RALEIGH, N.C. -- As a four-year drought parched North Carolina into the middle of 2002, then-Gov. Mike Easley and his administration called it a major disaster. The governor urged people everywhere to save water, and he imposed stiff restrictions.
Except at Easley's exclusive private golf club in northeastern Chatham County.
New records and interviews show that Old Chatham Golf Club pumped millions of gallons from a creek leading to Jordan Lake, diverting water from one of the region's major sources to keep greens alive.
The records show that a state water resources chief questioned the pumping, but that higher-level officials --including at the Governor's Office -- got involved.
It all took place a year after golf club leaders provided Easley, a Democrat, with a major benefit: Club directors had voted in 2001 to waive the governor's monthly membership dues. That saved Easley about $50,000 while he was in office, a break he didn't reveal on financial disclosure forms.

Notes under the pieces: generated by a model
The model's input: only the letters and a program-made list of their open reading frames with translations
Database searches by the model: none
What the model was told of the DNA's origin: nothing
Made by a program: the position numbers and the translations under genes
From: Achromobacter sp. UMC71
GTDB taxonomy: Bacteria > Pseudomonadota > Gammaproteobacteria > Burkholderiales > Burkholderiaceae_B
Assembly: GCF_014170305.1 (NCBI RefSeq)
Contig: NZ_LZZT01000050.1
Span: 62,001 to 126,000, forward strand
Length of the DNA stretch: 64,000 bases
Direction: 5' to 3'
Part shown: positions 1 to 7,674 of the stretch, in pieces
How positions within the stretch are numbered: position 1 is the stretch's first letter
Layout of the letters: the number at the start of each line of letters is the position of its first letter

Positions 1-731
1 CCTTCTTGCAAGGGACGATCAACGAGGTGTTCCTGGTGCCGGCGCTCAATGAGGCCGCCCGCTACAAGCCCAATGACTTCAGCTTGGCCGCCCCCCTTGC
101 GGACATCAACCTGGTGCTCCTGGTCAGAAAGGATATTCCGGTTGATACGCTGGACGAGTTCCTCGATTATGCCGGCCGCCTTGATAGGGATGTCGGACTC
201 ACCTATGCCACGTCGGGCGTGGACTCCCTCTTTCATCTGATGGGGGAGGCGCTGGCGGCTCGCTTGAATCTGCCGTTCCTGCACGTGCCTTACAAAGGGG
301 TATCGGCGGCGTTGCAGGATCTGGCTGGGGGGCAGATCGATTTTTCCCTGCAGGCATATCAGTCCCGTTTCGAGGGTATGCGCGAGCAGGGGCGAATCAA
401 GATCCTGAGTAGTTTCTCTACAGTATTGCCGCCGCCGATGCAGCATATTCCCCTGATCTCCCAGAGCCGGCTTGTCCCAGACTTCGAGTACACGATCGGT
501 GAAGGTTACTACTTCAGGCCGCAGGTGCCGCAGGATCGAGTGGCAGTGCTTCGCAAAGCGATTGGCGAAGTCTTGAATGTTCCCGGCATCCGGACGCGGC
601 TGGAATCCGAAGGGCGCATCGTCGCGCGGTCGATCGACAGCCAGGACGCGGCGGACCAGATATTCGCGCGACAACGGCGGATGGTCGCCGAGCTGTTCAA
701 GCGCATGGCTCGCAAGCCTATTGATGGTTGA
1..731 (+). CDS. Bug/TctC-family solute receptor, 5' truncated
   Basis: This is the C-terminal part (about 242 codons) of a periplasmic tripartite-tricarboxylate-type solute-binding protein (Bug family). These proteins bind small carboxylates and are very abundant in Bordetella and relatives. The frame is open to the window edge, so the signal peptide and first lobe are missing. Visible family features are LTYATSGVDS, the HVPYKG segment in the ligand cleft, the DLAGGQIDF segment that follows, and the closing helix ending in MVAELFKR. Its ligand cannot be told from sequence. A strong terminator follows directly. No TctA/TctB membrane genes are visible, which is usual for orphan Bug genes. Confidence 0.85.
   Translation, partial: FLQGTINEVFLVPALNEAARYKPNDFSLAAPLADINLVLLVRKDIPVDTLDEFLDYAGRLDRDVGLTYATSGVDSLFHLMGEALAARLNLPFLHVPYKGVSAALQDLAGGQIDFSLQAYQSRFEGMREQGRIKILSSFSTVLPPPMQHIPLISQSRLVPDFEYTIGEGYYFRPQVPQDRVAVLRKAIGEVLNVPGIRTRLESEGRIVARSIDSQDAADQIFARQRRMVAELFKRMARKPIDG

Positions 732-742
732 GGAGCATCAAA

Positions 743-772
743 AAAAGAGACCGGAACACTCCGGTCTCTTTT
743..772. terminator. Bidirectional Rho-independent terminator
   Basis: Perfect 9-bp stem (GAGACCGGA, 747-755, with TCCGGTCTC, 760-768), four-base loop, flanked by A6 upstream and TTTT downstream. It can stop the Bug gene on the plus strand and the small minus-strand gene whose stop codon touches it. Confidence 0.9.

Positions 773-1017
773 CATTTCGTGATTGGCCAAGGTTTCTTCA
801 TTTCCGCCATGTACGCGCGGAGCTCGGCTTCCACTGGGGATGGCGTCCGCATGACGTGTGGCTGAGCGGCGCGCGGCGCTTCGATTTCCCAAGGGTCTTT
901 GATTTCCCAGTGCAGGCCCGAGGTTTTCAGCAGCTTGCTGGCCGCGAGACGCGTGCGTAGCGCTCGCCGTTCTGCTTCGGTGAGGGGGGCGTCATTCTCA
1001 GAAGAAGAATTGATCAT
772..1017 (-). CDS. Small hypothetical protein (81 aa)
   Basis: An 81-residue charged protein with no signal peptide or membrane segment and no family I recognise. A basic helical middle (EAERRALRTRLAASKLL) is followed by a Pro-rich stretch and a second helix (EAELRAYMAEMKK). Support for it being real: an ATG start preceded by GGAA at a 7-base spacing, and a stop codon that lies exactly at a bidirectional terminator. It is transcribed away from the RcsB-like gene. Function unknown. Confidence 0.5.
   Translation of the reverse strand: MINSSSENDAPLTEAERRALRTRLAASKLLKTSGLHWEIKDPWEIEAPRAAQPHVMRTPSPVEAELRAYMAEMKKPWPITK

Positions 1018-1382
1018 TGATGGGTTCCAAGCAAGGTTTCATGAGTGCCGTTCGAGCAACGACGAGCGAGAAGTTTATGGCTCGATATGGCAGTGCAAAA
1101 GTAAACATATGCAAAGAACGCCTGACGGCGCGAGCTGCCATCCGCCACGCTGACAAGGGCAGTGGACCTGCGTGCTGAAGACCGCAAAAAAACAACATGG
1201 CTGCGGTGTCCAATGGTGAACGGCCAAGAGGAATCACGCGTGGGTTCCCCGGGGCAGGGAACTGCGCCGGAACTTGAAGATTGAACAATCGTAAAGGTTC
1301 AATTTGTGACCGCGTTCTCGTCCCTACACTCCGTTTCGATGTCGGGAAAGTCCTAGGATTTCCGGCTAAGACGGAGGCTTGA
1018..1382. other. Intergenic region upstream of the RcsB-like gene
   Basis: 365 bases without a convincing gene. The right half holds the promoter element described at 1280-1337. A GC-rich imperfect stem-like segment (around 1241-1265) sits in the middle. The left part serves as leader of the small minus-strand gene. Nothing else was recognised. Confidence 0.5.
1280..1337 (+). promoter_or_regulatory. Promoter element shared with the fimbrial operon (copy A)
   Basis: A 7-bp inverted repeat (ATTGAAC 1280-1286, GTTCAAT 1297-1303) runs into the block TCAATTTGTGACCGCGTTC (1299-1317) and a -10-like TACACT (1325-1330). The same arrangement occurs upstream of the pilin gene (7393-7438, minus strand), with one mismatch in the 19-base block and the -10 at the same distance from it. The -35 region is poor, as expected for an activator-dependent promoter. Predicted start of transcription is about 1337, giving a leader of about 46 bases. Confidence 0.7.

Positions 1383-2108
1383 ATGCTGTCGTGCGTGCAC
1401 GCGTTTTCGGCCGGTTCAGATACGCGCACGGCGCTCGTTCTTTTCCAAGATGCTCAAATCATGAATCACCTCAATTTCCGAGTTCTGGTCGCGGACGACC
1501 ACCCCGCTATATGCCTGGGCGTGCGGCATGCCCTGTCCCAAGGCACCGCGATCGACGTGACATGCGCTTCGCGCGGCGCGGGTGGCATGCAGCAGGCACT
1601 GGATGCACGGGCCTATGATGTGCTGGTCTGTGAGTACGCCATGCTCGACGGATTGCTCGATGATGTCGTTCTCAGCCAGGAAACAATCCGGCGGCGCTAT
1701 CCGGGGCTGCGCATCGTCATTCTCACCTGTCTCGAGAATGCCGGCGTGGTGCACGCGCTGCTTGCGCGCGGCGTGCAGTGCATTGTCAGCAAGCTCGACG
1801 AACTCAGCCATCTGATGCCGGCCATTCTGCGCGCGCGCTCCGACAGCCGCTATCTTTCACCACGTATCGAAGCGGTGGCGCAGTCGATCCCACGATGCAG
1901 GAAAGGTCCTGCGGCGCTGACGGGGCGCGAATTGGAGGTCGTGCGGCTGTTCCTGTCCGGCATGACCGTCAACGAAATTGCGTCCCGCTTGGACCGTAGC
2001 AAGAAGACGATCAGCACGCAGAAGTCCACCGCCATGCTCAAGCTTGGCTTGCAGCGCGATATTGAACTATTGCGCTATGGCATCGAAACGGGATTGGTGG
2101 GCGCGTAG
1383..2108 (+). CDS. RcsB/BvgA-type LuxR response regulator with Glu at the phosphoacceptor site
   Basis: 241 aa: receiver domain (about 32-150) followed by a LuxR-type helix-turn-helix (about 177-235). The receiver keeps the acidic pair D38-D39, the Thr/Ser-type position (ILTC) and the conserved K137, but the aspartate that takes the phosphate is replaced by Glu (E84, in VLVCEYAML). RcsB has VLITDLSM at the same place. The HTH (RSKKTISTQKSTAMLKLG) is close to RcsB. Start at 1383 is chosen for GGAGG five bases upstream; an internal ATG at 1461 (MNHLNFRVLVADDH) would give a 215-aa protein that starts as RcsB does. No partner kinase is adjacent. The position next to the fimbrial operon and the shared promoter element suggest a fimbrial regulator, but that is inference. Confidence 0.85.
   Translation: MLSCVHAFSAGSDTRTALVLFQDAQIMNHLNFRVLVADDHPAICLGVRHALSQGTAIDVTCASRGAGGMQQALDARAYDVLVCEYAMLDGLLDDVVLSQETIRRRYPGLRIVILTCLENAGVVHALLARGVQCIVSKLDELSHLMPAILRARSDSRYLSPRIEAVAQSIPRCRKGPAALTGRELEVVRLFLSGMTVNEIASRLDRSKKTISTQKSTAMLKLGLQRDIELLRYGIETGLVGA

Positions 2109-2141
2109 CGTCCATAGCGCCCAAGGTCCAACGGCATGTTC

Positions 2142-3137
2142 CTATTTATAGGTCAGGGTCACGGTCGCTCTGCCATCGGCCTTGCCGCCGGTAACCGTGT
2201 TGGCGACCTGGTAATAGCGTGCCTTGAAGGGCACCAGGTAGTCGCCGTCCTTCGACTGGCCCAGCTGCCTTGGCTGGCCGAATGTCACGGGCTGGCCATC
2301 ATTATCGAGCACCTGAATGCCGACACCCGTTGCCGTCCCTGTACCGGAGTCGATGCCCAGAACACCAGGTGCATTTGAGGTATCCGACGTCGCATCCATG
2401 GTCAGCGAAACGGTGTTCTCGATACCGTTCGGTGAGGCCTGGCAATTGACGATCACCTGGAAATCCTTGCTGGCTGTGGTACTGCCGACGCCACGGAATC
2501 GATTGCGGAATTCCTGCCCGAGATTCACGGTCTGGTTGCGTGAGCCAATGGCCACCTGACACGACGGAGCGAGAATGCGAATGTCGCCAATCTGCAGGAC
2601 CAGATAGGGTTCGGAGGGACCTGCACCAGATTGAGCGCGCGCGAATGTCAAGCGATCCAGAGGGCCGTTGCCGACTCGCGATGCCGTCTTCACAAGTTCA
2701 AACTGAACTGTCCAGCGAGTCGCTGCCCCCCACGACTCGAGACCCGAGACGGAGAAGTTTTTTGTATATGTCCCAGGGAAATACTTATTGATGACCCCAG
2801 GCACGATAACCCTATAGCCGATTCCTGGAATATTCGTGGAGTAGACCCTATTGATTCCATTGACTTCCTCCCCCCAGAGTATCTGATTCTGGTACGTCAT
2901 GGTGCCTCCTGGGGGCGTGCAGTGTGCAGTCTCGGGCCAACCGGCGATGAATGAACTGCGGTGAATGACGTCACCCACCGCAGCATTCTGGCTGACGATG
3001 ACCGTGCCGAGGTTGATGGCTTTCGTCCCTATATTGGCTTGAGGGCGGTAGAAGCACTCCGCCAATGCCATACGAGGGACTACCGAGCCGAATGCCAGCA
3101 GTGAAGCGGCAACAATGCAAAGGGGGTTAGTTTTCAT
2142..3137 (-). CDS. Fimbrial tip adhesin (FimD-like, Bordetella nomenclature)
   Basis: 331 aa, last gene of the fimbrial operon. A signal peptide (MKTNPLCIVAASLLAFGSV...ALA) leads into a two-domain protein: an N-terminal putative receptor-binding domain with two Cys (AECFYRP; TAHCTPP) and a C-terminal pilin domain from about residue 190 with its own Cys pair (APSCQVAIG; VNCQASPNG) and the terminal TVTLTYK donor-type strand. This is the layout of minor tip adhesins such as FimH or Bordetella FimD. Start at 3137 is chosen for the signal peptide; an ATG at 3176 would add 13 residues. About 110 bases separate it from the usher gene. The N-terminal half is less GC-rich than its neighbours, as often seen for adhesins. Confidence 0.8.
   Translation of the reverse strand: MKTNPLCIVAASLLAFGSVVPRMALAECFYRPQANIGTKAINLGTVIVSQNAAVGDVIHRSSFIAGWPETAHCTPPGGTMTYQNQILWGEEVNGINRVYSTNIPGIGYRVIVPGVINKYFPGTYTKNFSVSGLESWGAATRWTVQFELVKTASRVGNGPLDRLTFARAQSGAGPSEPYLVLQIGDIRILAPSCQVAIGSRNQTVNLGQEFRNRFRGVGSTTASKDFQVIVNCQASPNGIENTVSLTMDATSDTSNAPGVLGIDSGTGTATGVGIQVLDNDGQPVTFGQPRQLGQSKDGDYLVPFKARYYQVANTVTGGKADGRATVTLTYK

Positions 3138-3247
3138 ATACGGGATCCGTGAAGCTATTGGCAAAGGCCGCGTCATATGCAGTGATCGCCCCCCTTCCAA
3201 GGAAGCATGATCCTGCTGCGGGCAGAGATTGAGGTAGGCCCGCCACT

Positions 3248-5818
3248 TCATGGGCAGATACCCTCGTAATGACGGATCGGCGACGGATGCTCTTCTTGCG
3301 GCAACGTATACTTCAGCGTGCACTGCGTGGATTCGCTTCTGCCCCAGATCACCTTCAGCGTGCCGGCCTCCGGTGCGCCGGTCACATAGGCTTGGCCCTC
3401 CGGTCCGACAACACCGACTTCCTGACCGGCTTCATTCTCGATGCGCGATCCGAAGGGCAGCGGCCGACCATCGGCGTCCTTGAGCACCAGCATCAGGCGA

The pumping for the golf club hasn't been previously disclosed, officials acknowledged in interviews, and records from the time reflect concern and discussion about what would happen if the public found out.
"This is just a total shock to me that they would give up that water then," said Lynn Featherstone, a board member of the Haw River Assembly, an advocacy group that monitors Jordan Lake issues. "That was a very bad year. ... This is the first we've heard of it."
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